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Apple tells EPEAT, a green electronics registry, to remove 39 of their products from its list

Apple asks EPEAT to remove 39 of their products from their listing, could deter sales in a big way

By Anthony Garreffa on Jul 8, 2012 11:08 pm CDT - 1 min, 39 secs reading time

Apple have asked the Electronic Product Environmental Assessment Tool (EPEAT) to remove 39 of their products from its group's list. EPEAT are one of the largest eco-friendly certifying agencies in the U.S., who are funded by the EPA and a coalition of manufacturers, including Apple.

Apple tells EPEAT, a green electronics registry, to remove 39 of their products from its list |

Why are Apple making this move now, considering they've supported EPEAT up until now? Well, in order to gain EPEAT certification, "recyclers need to be able to easily disassemble products, with common tools, to separate toxic components, like batteries", reports John Schectman from the Wall Street Journal.

That is a pretty big restriction for the closed-garden company that is Apple and their products. Considering the new Retina MacBook Pro (rMBP) is virtually impossible to take apart, with the battery glued in, and is pretty much non-serviceable by users. The LCD on the rMBP is glued into the notebook, making it quite difficult to remove. But, Apple are removing all of its products from EPEAT's registry, even their older desktops that were once certified.

Robert Frisbee, CEO of EPEAT told the Journal:

[Apple] said their design direction was no longer consistent with the EPEAT requirements. They were important supporters and we are disappointed that they don't want their products measured by this standard anymore.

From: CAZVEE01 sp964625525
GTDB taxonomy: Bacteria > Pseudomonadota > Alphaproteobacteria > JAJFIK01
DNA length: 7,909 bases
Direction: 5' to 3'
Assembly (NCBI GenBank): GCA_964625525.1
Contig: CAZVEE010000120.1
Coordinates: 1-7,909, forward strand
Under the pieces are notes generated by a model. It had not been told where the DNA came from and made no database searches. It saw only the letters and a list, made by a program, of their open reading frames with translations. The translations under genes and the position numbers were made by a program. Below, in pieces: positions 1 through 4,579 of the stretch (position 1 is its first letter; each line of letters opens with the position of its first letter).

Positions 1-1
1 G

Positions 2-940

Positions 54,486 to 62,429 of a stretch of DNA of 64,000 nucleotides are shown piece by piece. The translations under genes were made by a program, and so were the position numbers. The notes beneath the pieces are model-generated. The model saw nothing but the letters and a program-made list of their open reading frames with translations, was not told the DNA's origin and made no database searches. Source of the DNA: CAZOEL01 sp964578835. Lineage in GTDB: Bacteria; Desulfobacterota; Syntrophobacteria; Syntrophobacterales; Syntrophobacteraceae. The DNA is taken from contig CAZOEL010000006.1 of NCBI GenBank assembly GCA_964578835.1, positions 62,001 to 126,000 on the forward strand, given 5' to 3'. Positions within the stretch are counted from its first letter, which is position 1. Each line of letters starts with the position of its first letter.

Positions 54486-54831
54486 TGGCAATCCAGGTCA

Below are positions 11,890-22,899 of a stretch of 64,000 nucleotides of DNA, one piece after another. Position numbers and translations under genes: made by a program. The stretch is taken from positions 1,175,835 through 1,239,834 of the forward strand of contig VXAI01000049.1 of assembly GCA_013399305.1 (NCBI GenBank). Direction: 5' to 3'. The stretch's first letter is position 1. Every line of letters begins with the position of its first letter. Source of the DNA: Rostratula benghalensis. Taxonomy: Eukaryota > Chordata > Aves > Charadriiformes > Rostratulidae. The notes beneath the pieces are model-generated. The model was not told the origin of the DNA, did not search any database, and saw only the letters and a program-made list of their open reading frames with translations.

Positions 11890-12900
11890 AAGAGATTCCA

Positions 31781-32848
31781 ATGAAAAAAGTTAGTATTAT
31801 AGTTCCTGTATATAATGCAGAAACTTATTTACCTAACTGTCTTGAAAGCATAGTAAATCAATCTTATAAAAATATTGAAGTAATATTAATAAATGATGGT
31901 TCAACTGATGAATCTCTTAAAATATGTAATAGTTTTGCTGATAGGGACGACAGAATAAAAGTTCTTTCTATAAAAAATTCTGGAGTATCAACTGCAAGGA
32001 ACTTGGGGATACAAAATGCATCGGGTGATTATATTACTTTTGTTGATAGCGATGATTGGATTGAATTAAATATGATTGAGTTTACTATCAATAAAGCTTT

This is a big problem. It can put massive customers off, such as governments, schools, universities, and more. The WSJ also reports that most of Apple's biggest customers require EPEAT certification, saying:

Many corporations like Ford, HSBC, and Kaiser Permanente require their CIOs to purchase computers from sources that are EPEAT certified, said Sarah O'Brien director of outreach for EPEAT. And the U.S. government requires that 95% of the electronics it purchases be EPEAT certified. In 2010, the last year the survey was conducted, 222 out of the 300 American universities with the largest endowments asked their IT departments to give preference to EPEAT certified computers. Around 70 of the schools required EPEAT certification for electronics purchases, according to O'Brien.

Anthony Garreffa

ABOUT THE AUTHOR - Anthony Garreffa

Anthony is a long time PC enthusiast with a passion of hate for games to be built around consoles. With FPS gaming since the pre-Quake days, where you were insulted if you used a mouse to aim, he has been addicted to gaming and hardware ever since. Working in IT retail for 10 years gave him great experience with high-end, custom-built PCs. His addiction to GPU technology is unwavering, and with next-gen NVIDIA GPUs about to launch alongside 4K 144Hz HDR G-Sync gaming monitors and BFGDs (65-inch 4K 120Hz HDR G-Sync TVs) there has never been a time to be more excited about technology.

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